Batu Caves Gold Statue.

Batu Caves Gold Statue.

Kuala Lumpur – in a blink

Short stay – 3 nights

When: 24 January to 27 January

Accommodation: 4 star hotel, in a 2 bedroom apartment in a private wing. The hotel was only 100 metre walk from Kuala Lumpur central railway station.

Kuala Lumpur was a must for us. We wanted to see some sites and we were looking for cheap flights to Beijing. As this city is a major flight hub, we secured a great deal on a direct flight. Still in holiday mode, this accommodation was booked and paid for in advance to surprise the family. Site seeing was not exhaustive with only a short list of destinations we wanted to see and plenty of relaxing to be had.

Australia Day PETRONAS Towers.

Australia Day PETRONAS Towers.

We felt extremely spoilt in our hotel, able to select great quality Malaysian and Western food for consumption by the infinity pool, six stories above the street chaos below, in one of the three restaurants or in our room. When we weren’t hitting the pavement and braving the heat, we were enjoying the luxury of our accommodation.

In contrast to Singapore, Malaysia is noisier, dirtier and busier. Similarly, the rail system is advanced, on time and simple to navigate and we needed easy access to the main railway station due to the limited time we were visiting the city.  Breakfast was not included but a short walk in the direction of the closest shopping centre, above the rail network, meant choices were abundant.

Toured:

  • Batu Caves – catch the number 2 KTM Port Klang Line direct to Batu Caves and walk to the bottom of the steps. There are 324 steps up an extremely steep set of stairs to the first entrance of the caves. Along the way there are many worshippers taking gifts on their heads and walking bare feet. The heat makes this trek all the more challenging. We visited one week before the annual Thaipusam Hindu festival and so there was a lot of preparation underway. 2015 was the 125th anniversary of Thaipusam in Batu Caves, a very colourful spectacular for the Hindu followers. Interestingly there is also a network of cave attractions just preceding the grand stair way. Take time to explore and learn about the mythical avatars and read the plaques below the seven foot high figurine displays as they introduce each avatar in scenes that display both the relationship between each of them and their unique qualities. There is also a small cave network full of snakes of all varieties, large strange looking fish and spiders, here you can have your picture taken with a python wrapped around you.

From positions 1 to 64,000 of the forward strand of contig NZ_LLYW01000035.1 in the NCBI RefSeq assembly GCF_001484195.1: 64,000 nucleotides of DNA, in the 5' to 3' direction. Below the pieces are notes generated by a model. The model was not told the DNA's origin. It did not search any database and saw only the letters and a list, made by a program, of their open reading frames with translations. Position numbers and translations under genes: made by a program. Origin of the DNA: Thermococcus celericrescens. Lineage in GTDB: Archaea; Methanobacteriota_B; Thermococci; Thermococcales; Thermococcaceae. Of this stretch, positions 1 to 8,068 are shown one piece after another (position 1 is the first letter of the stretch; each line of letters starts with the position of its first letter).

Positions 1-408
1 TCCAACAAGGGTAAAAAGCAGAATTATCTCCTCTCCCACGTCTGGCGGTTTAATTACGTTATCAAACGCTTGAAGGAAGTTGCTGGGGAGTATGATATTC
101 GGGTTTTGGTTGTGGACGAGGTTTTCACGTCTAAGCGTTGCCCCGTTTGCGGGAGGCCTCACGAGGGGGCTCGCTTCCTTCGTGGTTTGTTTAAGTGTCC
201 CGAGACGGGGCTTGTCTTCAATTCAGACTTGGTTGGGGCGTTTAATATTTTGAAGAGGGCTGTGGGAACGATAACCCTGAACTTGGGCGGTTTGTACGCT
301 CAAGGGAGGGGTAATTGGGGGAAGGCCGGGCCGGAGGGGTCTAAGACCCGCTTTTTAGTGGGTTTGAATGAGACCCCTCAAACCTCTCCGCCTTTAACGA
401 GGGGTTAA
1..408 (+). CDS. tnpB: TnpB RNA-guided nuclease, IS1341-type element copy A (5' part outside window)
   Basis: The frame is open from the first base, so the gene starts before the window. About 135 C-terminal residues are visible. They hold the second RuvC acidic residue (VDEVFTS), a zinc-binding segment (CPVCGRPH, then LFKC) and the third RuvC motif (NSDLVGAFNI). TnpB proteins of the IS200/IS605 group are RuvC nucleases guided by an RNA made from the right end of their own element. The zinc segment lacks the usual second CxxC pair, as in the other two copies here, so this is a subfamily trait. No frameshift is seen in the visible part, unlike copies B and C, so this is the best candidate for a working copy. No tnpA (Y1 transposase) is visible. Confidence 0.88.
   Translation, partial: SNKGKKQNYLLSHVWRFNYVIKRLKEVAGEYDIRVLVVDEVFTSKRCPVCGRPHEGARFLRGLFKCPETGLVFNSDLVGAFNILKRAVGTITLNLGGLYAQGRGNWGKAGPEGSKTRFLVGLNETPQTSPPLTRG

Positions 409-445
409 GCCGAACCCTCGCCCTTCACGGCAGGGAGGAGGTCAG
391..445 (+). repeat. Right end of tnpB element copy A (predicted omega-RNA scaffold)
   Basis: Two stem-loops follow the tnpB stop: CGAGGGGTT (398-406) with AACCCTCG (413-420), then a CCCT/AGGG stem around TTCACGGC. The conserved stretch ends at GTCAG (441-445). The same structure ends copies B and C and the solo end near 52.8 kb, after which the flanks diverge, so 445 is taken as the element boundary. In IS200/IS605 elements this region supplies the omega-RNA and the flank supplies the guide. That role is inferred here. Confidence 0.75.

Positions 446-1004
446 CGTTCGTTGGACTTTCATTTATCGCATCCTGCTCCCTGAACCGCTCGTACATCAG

• Bukit Bintang – this well known shopping district has all the high end merchandise in state of the art shopping complexes and markets tucked in lane ways in all directions. There is a range of Indian items on offer in the markets but also plenty of fake ‘originals’ all good prices. We chose to spend time in the market place and then ate at the hawker food street.
Busy Bukit Bintang, Malaysia.

Busy Bukit Bintang, Malaysia.

  • Petronas Twin Towers – it might not be the tallest building in the world but it is impressive. The shopping centre within provides a welcomed retreat from the heat.
  • Petaling Street Chinatown – the wares in this shopping strip are a blend of Malaysian, Chinese and Indian products and the least welcoming of all Chinatown’s we had visited so far. The people are nice but some of the male shop keepers can be rude. The food here did not live up to our expectations.
We didn't buy anything in Jalan Petaling but wanted to stroll down Chinatown.

We didn’t buy anything in Jalan Petaling but wanted to stroll down Chinatown.

Top picks when eating out:

  • Nasi Goreng – Indonesian or Malaysian versions are the same spicy delight that leaves you desperate for a cold drink.
  • BBQ pork wonton noodles – the best was in Bukit Bingtang.
  • Satay sticks – these are cooked on the side of the road in many carts and are a must.
  • Laksa – a dish you cannot go past when in Malaysia.

Malaysia’s heat made walking around the city almost impossible. Short distance strolls outdoors during the day was only made possible due to the frequency of shopping centers. Eating in Malaysia is easy and cheaper than Singapore and shopping is the same. It is welcome reprieve from the prices in our previous destination.

Shopping, although nearly non-existent for us as we had nothing we needed, we enjoyed spending time comparing prices and taking mental notes of items we may need to acquire during our trip.

Best experience as voted by the entire family:

  • The hotel – especially the infinity pool and food

Worst experience as voted by the entire family:

  • The heat. The air was thick, the traffic and noise was constant but the heat is the one thing that drove us to seek shelter.

Broken rules:

  • We ate the delicious chicken burgers at our hotel because they were irresistible.

Would we go back?

The Malaysian people are nice, helpful and there is no real language barrier to speak of. If you say thank you, terima kasih, you will be greeted with a huge smile and a soft sama sama, your welcome. We would all visit Malaysia again but next time we would venture into the districts and islands, such as Penang. We visited Penang nine years ago and would go back.

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